The Background Going Into The Arnold Part 1

By: Brian Carroll

2014 was a very interesting year for me, but there were a number of thoughts going through my head over the last 371 days since the last Arnold. Last year it was held on 3/1/14, where I sadly had to pull out as I was in the lead going into the deadlift. Those that were there at the meet and those that knew me well knew just how much this hurt me. I battled back all year, thinking that I was ready to get on the big stage, though come to find out I rushed the process a bit and was not ready. There was an element missing and it took a little while to figure out what that was.

To be frank, I wasn’t sure that my back would be good enough to pull anything significant again. I didn’t know if 700 would ever go again, pain free. I returned to training and I had difficulty deadlifting, especially after benching just like the meet. This was very hard to deal with as I didn’t see a solution. I’d come so far in the last year of rehab, but still came up short right when it counted. This was very hard for me to swallow. I felt like a fraud in many ways and this was not a good feeling.

I knew that I would be back, but just wasn’t sure how!

I talked with Dr. McGill and he liked my idea of combining all 3 lifts on one day and building more tolerance. This was THE key for me, but didn’t show itself as beneficial until I got my diet in check and bodyweight down, which I will touch more on further.

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About one month after the 2014 Arnold XPC meet, my former sponsor removed me off of their site, which I did not leave on my own. This was due to many assumptions involving the other party. The entire situation could have been talked out and made a win/win for all people involved. However, the opportunity was never presented and I was accused of trying to get over on ‘them’ by multiple ‘anonymous’ parties. I am thankful for what I learned during the time that I was with the company. Further, I am thankful for the people I was able to meet.

This was actually the best thing that ever happened to me in many ways, so thank you!

I lost my business partner one month later in May, due to a blood clot that traveled to his lungs. He was the ANGRY coach who edited and helped me write 10/20/Life. Bob was only 43. This really hurt me and I was not ready for this, as any tragedy that blindsides us. Those that knew Bob, and many did, knew that he didn’t let anyone close to him; hardly ever in fact. But they knew that he was a wonderful person deep down once he let you in, and that he had helped a lot of people in the fitness industry. Lastly, he was ONE HELL of a writer and pulled a lot of strings for many deserving and undeserving people in the fitness industry.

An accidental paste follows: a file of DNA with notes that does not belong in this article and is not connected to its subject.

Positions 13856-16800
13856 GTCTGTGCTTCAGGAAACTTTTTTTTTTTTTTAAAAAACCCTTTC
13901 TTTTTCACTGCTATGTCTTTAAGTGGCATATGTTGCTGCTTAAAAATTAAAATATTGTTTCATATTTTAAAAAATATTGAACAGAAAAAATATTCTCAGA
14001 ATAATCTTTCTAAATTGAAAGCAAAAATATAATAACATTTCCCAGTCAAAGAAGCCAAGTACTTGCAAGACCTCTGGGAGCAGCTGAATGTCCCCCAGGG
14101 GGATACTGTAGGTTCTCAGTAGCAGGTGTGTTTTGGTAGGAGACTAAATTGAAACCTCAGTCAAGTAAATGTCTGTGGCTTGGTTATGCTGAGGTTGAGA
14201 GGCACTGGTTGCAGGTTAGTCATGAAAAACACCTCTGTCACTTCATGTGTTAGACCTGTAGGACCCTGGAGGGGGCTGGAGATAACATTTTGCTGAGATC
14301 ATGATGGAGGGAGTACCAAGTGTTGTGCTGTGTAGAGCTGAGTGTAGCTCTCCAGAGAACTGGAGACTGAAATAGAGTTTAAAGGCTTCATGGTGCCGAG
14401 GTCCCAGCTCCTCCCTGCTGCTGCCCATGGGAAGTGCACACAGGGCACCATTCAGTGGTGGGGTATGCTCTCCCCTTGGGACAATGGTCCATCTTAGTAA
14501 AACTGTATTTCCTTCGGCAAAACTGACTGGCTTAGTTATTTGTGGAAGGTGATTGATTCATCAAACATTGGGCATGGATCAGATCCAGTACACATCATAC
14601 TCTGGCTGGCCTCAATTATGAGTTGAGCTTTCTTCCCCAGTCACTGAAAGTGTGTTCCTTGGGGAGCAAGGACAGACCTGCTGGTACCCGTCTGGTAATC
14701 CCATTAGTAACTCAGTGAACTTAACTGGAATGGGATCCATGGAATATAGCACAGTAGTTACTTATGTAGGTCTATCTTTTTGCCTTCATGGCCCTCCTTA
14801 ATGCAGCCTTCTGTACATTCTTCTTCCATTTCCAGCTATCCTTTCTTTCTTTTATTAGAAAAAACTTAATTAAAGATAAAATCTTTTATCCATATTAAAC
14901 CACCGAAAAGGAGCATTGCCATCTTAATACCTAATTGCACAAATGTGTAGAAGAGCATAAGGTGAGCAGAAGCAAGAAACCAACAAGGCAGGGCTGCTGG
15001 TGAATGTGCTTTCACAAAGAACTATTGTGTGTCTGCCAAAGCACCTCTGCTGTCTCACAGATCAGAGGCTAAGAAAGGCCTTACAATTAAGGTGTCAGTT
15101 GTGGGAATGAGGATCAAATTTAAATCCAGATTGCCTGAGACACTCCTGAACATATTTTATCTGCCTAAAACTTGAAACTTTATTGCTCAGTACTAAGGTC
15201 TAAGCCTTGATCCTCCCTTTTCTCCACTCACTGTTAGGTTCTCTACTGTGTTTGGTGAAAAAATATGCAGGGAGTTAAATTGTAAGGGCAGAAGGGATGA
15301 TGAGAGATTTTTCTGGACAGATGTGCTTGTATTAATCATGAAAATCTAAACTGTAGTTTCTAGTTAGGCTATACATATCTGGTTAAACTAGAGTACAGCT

Bob and I became very close and I thank God every day that we met, became so close and created a great project in our short time together. I will make him proud with everything that I do with 10/20/Life. Bob not only had a huge influence on me, but he believed in me.  He would never tell me this to my face, but he liked me and we clicked very well. I think about Bob every day, and I wish he were still here and could see how successful 10/20/Life has become and all of the people it has reached over the last 11months.

To be honest, the next few days after losing Bob, I was lost. Not only that, but I lost a quite a bit of motivation for a couple of weeks to really push own training and brand. I had quite a few influential and important conversations with my wife Ria, Kiefer, Scott Paltos, Allison Lockhart, Adam Driggers, Clint Smith, Jonathan Byrd, Kent Martin and Beth Thomas and a few others I hold in the highest regard. As a result; I realized that it was now time to do my thing, grow my brand, and more importantly…become healthier as my friend Bob woke me up by passing so early. I needed to be lighter in bodyweight as 295ish was far too unhealthy and I needed to become more athletic again.

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We all agreed it would be good for my brand. Bob passed May 3rd, this new idea started on May 4th and by the middle of May, I was locked, loaded and motivated.

I started walking 5-6x per week, cleaned up my food and started to come down from a high of about 295lb in the am. The weight slowly came down… from 290 to 280 was pretty easy, however, it took forever to see 270. All the while I was eating much better; a modified back loading approach. This had me fasting until 12-1pm and then eating clean food until the evening. I would then be able to eat a little bit of bad food, especially if it was after training. My diet was the first and foremost important aspect that I needed to reign in. Before, my diet was to eat whatever I wanted to maintain 290lbs or better.